By S. Clay Isom | June 1, 2016

Economic and environmental sustainability of heifer development strategies in pasture-based organic dairy systems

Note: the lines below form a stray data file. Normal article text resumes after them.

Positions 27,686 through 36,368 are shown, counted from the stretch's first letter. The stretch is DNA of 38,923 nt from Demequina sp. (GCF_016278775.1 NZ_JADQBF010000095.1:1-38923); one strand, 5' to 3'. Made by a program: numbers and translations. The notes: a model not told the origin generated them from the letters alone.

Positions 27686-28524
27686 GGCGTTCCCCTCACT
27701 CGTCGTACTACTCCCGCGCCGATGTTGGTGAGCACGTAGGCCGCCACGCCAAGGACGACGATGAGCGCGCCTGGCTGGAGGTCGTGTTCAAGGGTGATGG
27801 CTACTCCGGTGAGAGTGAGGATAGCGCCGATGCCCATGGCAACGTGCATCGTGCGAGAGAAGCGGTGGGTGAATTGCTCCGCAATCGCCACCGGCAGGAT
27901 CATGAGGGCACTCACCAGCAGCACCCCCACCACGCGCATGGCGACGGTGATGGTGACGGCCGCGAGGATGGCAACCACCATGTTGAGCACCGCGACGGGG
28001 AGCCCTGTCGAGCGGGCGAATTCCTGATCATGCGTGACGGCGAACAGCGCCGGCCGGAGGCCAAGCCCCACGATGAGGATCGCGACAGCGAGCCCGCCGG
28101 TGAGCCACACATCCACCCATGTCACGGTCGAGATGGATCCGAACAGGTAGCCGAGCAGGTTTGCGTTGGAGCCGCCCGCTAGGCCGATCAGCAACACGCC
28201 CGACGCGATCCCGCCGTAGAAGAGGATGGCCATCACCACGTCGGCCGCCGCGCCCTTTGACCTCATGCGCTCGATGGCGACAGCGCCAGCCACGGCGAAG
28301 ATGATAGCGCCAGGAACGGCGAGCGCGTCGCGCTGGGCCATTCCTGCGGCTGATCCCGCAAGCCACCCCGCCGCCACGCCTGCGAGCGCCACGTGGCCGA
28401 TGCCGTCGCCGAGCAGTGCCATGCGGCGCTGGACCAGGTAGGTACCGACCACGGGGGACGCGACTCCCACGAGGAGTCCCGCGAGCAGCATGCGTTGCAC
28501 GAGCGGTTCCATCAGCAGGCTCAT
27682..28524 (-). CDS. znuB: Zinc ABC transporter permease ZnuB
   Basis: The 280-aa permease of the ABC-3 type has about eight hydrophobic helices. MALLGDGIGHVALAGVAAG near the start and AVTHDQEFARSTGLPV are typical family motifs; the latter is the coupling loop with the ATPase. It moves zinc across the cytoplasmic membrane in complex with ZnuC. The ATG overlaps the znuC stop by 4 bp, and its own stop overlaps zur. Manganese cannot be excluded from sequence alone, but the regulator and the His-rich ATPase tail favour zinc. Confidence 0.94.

Dairy products constitute the second largest sector of the organic agriculture industry in the US. And dairy cow replacement costs are second only to feed costs in magnitude for the average dairy farm: between one-third and one-fourth of the entire herd is replaced every year. In order to maximize herd lifetime productivity (and thus sustainability), dairy heifers should be raised to approximately 60% of their mature body weight and bred by 15 months, in order to calve by their second birthday. This management challenge is not a simple one, even in conventional confinement-feeding programs. Given the National Organic Program requirement that ruminant animals be managed on pasture and graze daily throughout the grazing season, heifer development within organic systems is even more challenging, and more costly than in confinement systems. The primary objective of the current proposal is to innovate new strategies for organic forage-based dairy heifer development, and then to inspire widespread adoption of these practices for enhanced farm sustainability. The central hypothesis for the research arm of the proposal is that high energy grasses in combination with a high protein condensed tannin-containing legume will maximize growth, health, and reproductive characteristics in developing organic dairy heifers, along with improved nutrient cycling and economic sustainability. Ours is a truly “integrated” project, incorporating research, outreach, and educational components of crop science, animal science, environmental science and economics in order to make organic dairy heifer development a sustainable practice in every sense of the word.